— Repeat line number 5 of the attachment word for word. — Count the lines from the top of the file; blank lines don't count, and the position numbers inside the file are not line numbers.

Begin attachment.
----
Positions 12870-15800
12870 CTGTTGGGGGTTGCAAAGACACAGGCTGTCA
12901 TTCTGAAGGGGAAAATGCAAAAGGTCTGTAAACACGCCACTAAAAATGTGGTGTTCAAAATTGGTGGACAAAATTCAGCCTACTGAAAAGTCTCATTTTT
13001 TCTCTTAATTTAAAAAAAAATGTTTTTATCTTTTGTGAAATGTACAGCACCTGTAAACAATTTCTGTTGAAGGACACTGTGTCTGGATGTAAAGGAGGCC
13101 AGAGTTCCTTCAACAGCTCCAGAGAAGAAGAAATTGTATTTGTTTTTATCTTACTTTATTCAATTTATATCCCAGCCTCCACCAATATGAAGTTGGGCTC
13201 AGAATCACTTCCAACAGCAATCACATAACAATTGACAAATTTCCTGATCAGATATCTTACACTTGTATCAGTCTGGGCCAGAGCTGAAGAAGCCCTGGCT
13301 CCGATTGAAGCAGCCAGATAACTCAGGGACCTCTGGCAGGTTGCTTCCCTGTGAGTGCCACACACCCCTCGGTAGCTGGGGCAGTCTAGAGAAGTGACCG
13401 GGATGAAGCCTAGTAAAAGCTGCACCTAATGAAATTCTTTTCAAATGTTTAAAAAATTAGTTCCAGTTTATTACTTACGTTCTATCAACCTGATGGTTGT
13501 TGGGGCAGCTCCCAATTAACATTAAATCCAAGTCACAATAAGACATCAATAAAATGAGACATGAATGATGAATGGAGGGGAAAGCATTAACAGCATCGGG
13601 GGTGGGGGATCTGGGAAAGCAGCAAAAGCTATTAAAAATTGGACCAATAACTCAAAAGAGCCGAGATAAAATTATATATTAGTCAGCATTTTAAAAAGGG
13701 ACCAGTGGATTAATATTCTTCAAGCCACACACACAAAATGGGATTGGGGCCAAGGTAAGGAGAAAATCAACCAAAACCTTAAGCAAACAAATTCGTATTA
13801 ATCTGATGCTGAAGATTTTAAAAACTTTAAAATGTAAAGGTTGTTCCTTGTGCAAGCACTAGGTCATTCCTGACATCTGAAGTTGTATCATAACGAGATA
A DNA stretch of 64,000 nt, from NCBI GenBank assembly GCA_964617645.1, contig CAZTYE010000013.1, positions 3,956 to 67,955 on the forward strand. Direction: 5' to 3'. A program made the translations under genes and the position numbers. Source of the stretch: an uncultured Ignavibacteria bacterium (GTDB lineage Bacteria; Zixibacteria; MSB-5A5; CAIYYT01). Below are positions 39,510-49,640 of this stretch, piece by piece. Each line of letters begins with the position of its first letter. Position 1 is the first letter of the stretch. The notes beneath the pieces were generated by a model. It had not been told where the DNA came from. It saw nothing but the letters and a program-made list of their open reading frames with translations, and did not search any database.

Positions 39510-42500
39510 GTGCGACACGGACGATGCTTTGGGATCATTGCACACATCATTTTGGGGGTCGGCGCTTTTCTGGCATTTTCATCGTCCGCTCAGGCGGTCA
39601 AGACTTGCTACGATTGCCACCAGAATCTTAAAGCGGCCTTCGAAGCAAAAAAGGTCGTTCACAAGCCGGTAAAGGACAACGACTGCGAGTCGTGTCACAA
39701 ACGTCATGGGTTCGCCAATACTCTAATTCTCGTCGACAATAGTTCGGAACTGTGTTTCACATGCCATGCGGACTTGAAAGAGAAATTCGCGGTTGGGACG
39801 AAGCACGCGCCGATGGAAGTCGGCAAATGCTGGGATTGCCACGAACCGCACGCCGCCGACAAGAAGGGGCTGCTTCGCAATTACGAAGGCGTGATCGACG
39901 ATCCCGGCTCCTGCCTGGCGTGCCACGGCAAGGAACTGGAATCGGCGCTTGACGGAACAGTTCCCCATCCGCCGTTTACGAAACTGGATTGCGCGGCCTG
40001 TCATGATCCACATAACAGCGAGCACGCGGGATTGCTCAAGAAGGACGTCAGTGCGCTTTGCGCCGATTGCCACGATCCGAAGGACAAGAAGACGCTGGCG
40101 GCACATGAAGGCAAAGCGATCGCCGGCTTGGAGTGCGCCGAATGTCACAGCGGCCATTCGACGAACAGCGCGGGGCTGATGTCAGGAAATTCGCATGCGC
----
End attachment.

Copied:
13101 AGAGTTCCTTCAACAGCTCCAGAGAAGAAGAAATTGTATTTGTTTTTATCTTACTTTATTCAATTTATATCCCAGCCTCCACCAATATGAAGTTGGGCTC